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No Depression has been the foremost journalistic authority on roots music for well over a decade, publishing 75 issues from 1995 to 2008. No Depression ceased publishing magazines in 2008 and took to the web. We have made the contents of those issues accessible online via this extensive archive and also feature a robust community website with blogs, photos, videos, music, news, discussion and more.

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Author: Neal Weiss

Town and Country - Shorter Artist Feature from Issue #48 Nov-Dec 2003

Rusty Truck – Who’s zoomin’ who

We all have skilled friends willing to lend a hand — to fix a computer glitch or check under the hood, that sort of thing. But what if you write songs, and you happen to know some of the biggest names in rock and country music? That’s the case with Mark Seliger, renowned entertainment photographer [...]

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Waxed - Record Review from Issue #48 Nov-Dec 2003

Carla Bozulich – Red Headed Stranger

Red Headed Stranger marks the solo debut of Carla Bozulich, the art-rock iconoclast best known as the husky-voiced leader of art-twang group the Geraldine Fibbers. And yes, it’s THAT Red Headed Stranger — a remake of Willie Nelson’s concept-album classic from 1975. Bozulich has long been a fan of the epic album (her former band [...]

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Waxed - Record Review from Issue #47 Sept-Oct 2003

Weakerthans – Reconstruction Site

Born from the politically charged hardcore group Propagandhi, the Weakerthans are an indie-rock band with punk roots, their songs sometimes caustic, often framed with itchy rhythms and scratchy guitars. But that’s where the typical ends. Throughout their third album, Reconstruction Site, the Winnipeg quartet often defies conventional structure (think latter-day Wilco) and frequently forgets a [...]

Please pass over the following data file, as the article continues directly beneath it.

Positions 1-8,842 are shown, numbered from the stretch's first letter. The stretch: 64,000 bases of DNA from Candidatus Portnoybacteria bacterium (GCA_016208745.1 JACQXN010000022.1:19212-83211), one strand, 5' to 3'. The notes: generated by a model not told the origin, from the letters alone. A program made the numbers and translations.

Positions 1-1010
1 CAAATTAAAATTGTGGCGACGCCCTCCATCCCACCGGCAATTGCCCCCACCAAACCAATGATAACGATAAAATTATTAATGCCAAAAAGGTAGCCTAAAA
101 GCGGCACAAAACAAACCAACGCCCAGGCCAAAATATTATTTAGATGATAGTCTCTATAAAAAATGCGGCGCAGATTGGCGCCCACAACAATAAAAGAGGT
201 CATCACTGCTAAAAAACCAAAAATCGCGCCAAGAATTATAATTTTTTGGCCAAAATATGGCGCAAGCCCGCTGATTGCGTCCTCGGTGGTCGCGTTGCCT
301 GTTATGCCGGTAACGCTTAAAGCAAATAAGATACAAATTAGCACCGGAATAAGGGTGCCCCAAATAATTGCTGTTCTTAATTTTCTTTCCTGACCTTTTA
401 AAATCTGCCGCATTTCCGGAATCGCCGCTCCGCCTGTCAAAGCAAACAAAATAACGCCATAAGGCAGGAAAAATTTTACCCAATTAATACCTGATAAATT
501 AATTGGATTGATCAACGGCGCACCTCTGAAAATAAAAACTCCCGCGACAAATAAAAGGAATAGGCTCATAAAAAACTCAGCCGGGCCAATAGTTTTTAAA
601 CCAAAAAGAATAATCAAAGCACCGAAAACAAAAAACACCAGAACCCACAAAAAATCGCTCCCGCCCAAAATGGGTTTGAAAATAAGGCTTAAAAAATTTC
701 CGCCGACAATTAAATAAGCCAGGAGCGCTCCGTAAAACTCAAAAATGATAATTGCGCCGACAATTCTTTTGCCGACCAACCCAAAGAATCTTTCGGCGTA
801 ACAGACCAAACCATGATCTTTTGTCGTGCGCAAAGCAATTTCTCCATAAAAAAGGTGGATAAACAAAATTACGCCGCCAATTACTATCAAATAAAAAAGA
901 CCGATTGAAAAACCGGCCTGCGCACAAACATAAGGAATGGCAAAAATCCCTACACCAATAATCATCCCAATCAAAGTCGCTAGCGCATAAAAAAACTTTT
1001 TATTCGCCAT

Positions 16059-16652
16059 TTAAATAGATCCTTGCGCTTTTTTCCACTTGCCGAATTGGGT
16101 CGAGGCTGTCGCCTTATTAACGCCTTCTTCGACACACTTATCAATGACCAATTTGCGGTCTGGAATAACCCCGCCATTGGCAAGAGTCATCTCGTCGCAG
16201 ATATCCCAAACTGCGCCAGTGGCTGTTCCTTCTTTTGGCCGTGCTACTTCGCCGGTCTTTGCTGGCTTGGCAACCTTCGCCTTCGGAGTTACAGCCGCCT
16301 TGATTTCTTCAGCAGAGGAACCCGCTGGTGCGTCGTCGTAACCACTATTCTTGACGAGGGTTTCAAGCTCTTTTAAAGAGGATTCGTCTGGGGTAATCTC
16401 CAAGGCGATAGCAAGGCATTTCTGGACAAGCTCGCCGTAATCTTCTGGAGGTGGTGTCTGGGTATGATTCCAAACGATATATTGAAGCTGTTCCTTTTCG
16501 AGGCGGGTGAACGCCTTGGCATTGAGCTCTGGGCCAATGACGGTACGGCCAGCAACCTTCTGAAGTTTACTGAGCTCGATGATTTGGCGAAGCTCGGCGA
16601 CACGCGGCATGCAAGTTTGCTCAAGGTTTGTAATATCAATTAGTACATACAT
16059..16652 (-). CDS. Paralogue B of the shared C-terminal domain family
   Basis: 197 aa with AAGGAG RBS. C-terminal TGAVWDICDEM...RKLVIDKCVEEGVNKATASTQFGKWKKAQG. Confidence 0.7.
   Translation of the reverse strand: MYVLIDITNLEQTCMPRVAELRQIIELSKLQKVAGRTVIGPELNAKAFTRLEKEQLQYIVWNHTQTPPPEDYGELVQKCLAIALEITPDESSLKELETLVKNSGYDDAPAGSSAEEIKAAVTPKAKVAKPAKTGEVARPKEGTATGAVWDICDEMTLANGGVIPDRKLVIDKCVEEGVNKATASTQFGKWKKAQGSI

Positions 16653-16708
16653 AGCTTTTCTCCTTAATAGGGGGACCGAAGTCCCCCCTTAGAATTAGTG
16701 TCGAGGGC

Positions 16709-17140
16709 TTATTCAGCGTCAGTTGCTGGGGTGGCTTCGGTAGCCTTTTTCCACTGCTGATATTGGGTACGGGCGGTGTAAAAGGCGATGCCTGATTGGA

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Town and Country - Shorter Artist Feature from Issue #47 Sept-Oct 2003

Patrick Park – Something Up His Sleeve

Shake Patrick Park’s hand and you’ll likely notice his most peculiar feature — claws. You might not feel them, per se — two years of wearing them has perhaps taught the Los Angeles musician a thing or two about finesse — but you’ll likely see them coming. They’re somewhat menacing — five white, pointy things [...]

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Not Fade Away - Reissue Review from Issue #47 Sept-Oct 2003

Beat Farmers – Live At The Spring Valley Inn, 1983

San Diego in 1983 was a miserable place for a new-music fan. Long before the city’s brief flirtation as the new Seattle in the mid-’90s, the live music coming from its bars was dominated by pandering cover bands, as if there were one for every sailor and beach bum in this coastal military town. You [...]

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Waxed - Record Review from Issue #46 July-Aug 2003

Various Artists – A Country West Of Nashville

The latest from Dwight Yoakam producer/guitarist Pete Anderson’s Little Dog label is posited as a sort of cousin to A Town South Of Bakersfield, the acclaimed late-’80 series on Enigma/Restless that documented Los Angeles’ country-music underground of that era. Only this time out, as the title suggests, the scope has been widened drastically to showcase [...]

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The Long Way Around - Feature from Issue #46 July-Aug 2003

Steve Wynn – Out of Syndication

Steve Wynn could have disappeared from the face of the Earth upon the release of The Days Of Wine And Roses, the 1982 debut album by his former band the Dream Syndicate, and his small piece of rock lore would have been etched in the stones and soil left behind. The album, a mix of [...]

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Waxed - Record Review from Issue #46 July-Aug 2003

Damien Rice – O